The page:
7 Novels That Celebrate Pop Music
Elvin James Mensah, author of "Small Joys," recommends stories unfolding to the melody of pop songs
I used to have a lot of misconceptions about what made for compelling literature. Of course, a novel peppered with references to critically acclaimed texts and high-brow films and classical music—or just things generally held in high regard—are commonplace. But as someone who enjoyed pop music, not as guilty pleasures but as something worthy of artistic merit, of analysis, I used to wonder if certain works would hold the same critical weight if, say, the Spice Girls were referenced in a totally unironic way.
Pop music has shaped my life to such a significant degree that I often preface stories about my childhood with: “I swear I’m not joking,” before proceeding to tell someone that I measure the timeline of my life in Mariah Carey albums—2005 isn’t simply 2005, it’s the year she released her tenth studio album The Emancipation of Mimi and literally changed my life—to bewildered faces of course. Before I think about my own life in, let’s say, 2007, I think about Britney Spears’ tribulations and the release of her album Blackout.
Pop is notoriously nebulous in definition. But the definition I’m going with here is music is a hybrid of pop and R&B. My debut novel, Small Joys, set in 2005, is filled with references to ‘90s and early 2000s pop songs. In earlier drafts, it was void of any such references; I felt a little embarrassed centering a protagonists interests on something that so often eluded respect. For whatever reason, I felt as if my novel and its characters wouldn’t be taken seriously, if it leant too much into this obsession of mine, that it lacked a certain intellectuality. So, to see pop music taken seriously in fiction, to have it celebrated and not mocked, always sets my heart alight.
These seven novels unashamedly celebrate the joys of contemporary pop music. Quite a few of them also inspired me in my own writing, and creating a world scored with music that felt authentically me.
Brown Girls by Daphne Palasi Andreades
Set in Queens, this novel is a striking story told in a chorus of voices, following a group of young women of colour as they navigate life. Brown Girls is an ode to so many things—to girlhood, to Black and Brownness, to joy—and threading all of this is a love for pop and R&B music: Spice Girls, Destiny’s Child, Aaliyah, and yes, Mariah Carey. We have characters who routinely sing “Heartbreaker” at the top of their lungs. It beautifully captures the nostalgia that many millennials feel when reflecting on the era of pop, where every hit seemed to be produced by Timbaland or Darkchild. It’s truly joyous.
Rainbow Milk by Paul Mendez
I read this novel in the early stages of writing Small Joys. At the time, I was still struggling to find my voice and was desperate to see what kind of fiction other Black male writers were producing. Rainbow Milk came along at just the right time. The novel is a bold meditation on religion, class and sexuality, following a young Black gay man, Jesse, as he makes a new life for himself in London. I was utterly entranced by how deeply contemporary pop and R&B music was infused into the story—from cocaine being done off Mary J. Blige’s My Life album, to a Sugababes single being bought in the hopes that it might be number one on the charts.
Open Water by Caleb Azumah Nelson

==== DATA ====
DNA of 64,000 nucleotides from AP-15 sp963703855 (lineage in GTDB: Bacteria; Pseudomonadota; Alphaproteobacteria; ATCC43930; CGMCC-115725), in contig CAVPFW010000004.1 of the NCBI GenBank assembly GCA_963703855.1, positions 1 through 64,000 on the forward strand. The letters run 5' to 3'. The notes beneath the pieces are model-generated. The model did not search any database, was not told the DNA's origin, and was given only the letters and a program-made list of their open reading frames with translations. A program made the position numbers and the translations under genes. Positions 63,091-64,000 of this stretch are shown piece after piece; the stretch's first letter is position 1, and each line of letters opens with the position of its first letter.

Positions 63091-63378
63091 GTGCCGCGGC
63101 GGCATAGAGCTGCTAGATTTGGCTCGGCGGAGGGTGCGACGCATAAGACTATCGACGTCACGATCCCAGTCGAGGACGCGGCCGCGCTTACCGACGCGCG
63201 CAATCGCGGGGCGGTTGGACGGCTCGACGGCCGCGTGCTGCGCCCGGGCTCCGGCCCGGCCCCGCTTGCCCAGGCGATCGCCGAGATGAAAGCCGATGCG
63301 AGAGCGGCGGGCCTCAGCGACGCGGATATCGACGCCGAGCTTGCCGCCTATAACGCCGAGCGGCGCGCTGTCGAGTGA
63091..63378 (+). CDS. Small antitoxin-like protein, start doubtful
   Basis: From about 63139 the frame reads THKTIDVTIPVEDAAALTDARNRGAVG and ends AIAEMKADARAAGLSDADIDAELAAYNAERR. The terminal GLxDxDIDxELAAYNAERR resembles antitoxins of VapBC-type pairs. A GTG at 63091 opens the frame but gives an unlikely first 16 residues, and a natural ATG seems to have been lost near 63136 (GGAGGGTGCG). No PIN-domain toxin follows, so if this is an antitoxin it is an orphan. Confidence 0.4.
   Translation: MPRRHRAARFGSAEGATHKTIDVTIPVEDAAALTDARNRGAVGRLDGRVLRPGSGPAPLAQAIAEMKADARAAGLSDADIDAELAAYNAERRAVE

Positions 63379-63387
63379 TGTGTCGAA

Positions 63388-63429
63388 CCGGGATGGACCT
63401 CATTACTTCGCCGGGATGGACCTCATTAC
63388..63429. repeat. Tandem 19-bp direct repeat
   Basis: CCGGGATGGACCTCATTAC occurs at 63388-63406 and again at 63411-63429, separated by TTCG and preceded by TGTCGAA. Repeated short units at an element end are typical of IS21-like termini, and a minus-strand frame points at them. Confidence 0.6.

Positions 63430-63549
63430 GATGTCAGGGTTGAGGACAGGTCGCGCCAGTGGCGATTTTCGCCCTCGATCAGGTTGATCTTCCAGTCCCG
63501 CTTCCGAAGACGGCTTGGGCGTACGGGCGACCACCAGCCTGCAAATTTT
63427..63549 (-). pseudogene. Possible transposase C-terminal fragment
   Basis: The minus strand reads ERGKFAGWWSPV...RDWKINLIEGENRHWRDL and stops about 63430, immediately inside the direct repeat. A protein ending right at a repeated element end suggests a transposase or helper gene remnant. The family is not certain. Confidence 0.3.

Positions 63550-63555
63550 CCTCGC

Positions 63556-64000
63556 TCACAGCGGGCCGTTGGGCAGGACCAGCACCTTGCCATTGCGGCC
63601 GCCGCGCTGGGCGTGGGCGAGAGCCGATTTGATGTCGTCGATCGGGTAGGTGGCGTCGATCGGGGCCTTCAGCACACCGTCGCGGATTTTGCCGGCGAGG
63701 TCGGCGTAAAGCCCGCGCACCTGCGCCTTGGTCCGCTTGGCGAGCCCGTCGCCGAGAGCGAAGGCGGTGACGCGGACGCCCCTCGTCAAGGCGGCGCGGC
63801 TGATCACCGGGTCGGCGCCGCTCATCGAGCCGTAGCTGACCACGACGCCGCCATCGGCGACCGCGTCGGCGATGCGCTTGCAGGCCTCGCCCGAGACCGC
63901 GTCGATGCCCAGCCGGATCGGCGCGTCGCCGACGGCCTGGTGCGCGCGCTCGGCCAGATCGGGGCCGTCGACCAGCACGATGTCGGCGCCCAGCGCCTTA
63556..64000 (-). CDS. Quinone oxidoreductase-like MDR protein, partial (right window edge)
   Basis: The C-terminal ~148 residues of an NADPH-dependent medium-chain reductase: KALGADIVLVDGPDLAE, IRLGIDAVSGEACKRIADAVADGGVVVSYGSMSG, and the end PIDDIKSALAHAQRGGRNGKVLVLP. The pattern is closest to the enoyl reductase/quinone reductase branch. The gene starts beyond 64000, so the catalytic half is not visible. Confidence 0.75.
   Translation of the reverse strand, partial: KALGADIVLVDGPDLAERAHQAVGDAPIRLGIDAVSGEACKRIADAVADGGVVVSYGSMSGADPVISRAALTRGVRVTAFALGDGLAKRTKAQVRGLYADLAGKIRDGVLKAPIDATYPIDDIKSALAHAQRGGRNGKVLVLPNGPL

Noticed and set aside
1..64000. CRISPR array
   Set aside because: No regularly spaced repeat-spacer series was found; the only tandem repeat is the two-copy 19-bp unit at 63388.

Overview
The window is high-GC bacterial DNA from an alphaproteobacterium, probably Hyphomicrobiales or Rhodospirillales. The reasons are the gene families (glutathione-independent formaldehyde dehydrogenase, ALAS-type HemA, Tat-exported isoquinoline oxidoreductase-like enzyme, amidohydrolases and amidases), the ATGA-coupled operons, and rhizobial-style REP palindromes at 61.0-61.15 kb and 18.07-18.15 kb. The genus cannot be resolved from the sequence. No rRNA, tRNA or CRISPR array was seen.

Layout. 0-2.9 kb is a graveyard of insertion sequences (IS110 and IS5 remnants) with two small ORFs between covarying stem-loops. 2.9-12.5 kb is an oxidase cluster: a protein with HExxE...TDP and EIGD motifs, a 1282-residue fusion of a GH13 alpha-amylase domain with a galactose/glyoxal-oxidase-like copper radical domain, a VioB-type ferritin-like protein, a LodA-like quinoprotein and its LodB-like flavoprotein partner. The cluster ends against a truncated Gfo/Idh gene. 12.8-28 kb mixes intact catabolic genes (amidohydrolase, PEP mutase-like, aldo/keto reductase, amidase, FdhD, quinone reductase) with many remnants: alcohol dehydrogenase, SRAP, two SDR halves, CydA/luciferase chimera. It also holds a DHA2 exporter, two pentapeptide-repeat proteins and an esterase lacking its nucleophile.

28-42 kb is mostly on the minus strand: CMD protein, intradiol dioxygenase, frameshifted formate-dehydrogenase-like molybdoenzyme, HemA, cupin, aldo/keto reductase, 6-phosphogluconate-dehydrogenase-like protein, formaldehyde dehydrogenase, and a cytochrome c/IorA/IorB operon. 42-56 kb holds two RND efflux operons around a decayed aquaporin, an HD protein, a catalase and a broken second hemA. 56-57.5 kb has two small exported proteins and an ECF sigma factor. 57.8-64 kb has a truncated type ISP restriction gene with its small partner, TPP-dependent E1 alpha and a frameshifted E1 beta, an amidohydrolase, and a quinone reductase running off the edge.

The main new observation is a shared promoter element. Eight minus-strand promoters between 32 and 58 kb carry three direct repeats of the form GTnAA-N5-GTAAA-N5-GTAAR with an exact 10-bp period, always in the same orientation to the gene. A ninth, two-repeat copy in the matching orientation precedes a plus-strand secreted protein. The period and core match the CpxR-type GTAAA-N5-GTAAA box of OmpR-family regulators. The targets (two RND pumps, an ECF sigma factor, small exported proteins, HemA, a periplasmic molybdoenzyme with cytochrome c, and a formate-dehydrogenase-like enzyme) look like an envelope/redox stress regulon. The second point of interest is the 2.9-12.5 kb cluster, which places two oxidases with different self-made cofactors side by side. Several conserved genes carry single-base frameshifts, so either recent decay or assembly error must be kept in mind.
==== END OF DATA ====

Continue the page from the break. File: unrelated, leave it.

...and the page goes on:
Open Water is a gentle and complex debut, mapping the relationship between two young Black British artists, navigating love and race in Britain. Whilst no one would consider Frank Ocean or Kendrick Lamar guilty pleasures—or even pop by any stretch—it’s always a delight seeing contemporary musicians referenced and have it be a source of joy for the protagonist.
Daisy Jones and the Six by Taylor Jenkins Reid
Daisy Jones and the Six is a novel charting the stratospheric rise and fall of a 70’s band and their tumultuous relationships with each other. In another life, I was a music-blogger. Things like anticipating the publication of music charts in the UK and US was always a highlight of my week, as well as knowing how much an album had sold in a particular week. So when I read this and saw things like chart positions and albums sales and this band’s drive to be commercially successful truly satisfied the music industry/chart geek in me.
Mayflies by Andrew O’Hagan
Mayflies is one of those clutch and hold to your heart novels for me. It’s a coming-of-age story about a group of guys from Ayrshire, Scotland growing up in the ‘80s. Here, we focus on the friendship between James and Tully, which is built on the foundations of films and music. I love a novel with a sensitive male friendship at its centre, and the way the characters joyously go back and forth on their opinions on certain films and artists, reminded me a lot of my own relationships.
The Unraveling of Cassidy Holmes by Elissa R. Sloan
This novel speaks, quite deeply, to the pop music nerd in me. Like the tv show Girls5Eva that came after it, it captures 2000s pop culture so perfectly. Here, we’re following the rise and subsequent implosion of a fictional girl group, Gloss, who are directly inspired by the Spice Girls. As someone who used to make up their own popstars and pop-groups, this was boatloads of fun to read.
High Fidelity by Nick Hornby
Perhaps this book shouldn’t be on this list because from the Beatles to Neil Young to Pink Floyd, our protagonist, heartbroken record store owner Rob, references music that is often widely critically acclaimed (aside from a stray mention of Madonna’s “Holiday” I suppose). But how could I not include a novel with music so rooted to its heart, and probably holds some sort of record for how many song references one single book has.